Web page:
Gretchen Pearson, president of Berkshire Hathaway HomeServices Drysdale Properties in Danville, Calif., sees her agents as her partners. This relationship makes it easier to have difficult conversations in which she can give honest feedback on how they can improve their business and bring more value to the customer.
“I was tired of having conversations with my agents where I was nervous that they were going to go somewhere else,” said Pearson, CRB, who shared her strategies during RISMedia’s Power Broker Roundtable at the 2017 REALTOR® Broker Summit in San Diego. So she started building and reinforcing a culture of partnership based on mutual respect.
As a longtime industry vet, Pearson has seen commission splits continue to lean more favorably toward agents industrywide, and at her company, she observed how agents were investing in their businesses with that money. She was baffled by the fact that agents were buying bad leads. Consequently, as she made the cultural shift to a partnership mentality, she began working with agents on how to spend money together.
Pearson built lead generation systems and created new relationships in her Northern California market. She launched a partnership with the U.S. Department of Veterans Affairs and built an exclusive AVM tool for every agent to capture seller leads. She even started offering a lead incubation service through a third-party company, which calls leads and tracks where those potential customers are in the process until an agent takes over.
“We have conversations all the time on what they need and what they are willing to do,” Pearson said of her agents. “If we pool the money, we can build it faster, and [agents] can buy it from me.”
Pearson’s 11-year-old company has a large contingency of seasoned agents, many of whom lack experience with today’s technology. “If they’re a rainmaker and they’re my partner, I don’t want them messing around with how to build a database. I don’t need them to go figure out how to do their social media posts,” she said. Ergo, she developed an in-house department called Drysdale Services for her 35 offices and hired staff who work with agents on their custom business and marketing needs—all built in-house.
And it worked. Fewer agents are buying leads from online portals or paying for services that help manage their social media accounts. “From a broker standpoint, we’re keeping highest and best use, and my rainmakers can focus on belly-to-belly, ear-to-ear relationships,” Pearson said. “It’s almost like a personal assistant for many of the agents.”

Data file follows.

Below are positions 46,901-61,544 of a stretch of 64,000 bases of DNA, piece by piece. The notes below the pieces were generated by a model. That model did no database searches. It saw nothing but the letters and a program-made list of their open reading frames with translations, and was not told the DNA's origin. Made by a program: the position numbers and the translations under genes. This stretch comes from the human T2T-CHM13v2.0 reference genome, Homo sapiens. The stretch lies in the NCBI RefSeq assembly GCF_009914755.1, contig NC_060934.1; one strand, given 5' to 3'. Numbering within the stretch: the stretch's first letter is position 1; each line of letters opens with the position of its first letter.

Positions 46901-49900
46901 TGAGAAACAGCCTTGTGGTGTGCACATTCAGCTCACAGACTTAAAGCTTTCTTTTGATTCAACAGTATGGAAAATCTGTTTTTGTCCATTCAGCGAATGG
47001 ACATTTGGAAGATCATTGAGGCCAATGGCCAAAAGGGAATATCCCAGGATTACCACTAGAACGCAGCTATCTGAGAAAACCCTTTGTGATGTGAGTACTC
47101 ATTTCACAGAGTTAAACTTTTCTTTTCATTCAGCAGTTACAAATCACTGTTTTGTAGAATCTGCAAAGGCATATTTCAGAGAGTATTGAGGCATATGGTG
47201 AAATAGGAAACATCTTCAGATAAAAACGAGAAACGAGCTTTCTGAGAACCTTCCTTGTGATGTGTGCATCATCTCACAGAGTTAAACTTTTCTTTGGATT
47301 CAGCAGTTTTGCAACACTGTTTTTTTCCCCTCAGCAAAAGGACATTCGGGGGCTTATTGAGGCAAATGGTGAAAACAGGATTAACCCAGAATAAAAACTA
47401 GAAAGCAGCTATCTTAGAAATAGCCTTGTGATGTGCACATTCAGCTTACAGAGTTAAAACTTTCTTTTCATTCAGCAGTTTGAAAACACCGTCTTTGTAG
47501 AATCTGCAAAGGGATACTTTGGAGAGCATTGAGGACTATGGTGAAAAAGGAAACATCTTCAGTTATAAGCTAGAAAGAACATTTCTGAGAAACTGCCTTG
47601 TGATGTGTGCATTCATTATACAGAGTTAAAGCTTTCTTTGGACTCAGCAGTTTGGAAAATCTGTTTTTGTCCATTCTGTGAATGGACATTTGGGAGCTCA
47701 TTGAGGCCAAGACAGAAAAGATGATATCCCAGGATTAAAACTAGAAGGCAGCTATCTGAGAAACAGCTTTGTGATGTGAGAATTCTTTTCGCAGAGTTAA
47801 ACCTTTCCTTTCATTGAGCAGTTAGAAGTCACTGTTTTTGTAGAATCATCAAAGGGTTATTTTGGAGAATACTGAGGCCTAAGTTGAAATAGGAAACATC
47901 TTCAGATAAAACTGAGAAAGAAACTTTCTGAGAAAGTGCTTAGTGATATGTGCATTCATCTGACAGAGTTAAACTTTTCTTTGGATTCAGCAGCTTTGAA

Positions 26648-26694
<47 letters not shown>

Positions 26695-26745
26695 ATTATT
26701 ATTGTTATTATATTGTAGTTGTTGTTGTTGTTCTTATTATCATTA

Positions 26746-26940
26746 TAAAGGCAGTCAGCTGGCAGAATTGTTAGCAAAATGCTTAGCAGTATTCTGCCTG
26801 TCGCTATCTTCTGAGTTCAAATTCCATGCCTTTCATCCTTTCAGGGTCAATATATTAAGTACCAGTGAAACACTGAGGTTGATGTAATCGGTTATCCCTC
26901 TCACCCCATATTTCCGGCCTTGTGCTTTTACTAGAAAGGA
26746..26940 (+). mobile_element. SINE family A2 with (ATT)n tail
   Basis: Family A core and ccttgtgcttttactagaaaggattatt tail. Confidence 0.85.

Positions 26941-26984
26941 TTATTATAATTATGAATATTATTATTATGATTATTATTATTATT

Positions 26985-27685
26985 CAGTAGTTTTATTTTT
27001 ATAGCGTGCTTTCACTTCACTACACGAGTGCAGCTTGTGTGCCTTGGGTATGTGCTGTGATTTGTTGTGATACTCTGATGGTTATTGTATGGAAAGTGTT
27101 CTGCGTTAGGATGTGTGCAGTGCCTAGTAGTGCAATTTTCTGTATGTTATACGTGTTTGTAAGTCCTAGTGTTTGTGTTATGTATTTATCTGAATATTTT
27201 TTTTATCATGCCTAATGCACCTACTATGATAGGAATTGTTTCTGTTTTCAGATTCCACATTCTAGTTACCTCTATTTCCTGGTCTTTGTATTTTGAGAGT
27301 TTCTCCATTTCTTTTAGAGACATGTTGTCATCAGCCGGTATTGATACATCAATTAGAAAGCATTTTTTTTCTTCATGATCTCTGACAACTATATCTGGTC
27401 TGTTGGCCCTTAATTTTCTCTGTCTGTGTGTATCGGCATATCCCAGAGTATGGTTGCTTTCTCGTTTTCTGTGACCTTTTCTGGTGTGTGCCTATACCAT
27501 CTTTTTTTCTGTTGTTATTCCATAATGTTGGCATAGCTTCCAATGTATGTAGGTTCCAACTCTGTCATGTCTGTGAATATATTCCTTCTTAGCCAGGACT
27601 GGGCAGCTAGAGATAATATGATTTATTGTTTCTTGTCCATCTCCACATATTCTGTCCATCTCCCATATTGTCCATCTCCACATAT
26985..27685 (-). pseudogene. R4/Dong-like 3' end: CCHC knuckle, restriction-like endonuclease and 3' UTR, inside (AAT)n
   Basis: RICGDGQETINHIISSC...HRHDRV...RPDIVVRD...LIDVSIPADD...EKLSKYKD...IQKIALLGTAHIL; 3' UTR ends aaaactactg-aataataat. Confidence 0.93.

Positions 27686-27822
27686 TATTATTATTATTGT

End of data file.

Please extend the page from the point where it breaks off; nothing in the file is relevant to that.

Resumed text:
Fellow panelist Michael Golden, co-founder of @properties in Chicago, said creating agent value is all about keeping the optimum client experience at heart. His company has done this by focusing on creating both an enjoyable work environment for agents and providing innovative mobile tools for working efficiently with clients in the field.
Similarly, Robert Bailey, CRB, broker-owner of Bailey Properties in the Santa Cruz, Calif., area, is on the quest to help his agents re-engage with customers. To that end, he invested in a “best-in-class” CRM and rolled it out to agents with the charge of making those client connections.
When Bailey launched the new CRM platform, he hired a young digital native to help deploy the system and assist agents. His company also offers an in-house coaching program geared toward enhancing the consumer experience. “Lives aren’t simpler because of technology,” Bailey said, adding that most families involve two working parents who are feeling the crunch of being connected 24/7. “They’re looking for a quality of life and balance,” he said. So his brokerage helps agents alleviate the clients’ burden in the real estate transaction and bring trust to the table.
“[Consumers] are already online looking at houses. They’re looking at mortgage rates, and they’re picking out their furniture or staging that home in a virtual world,” Bailey said. “What are we doing to reach that next level of service and make clients feel good about it?”
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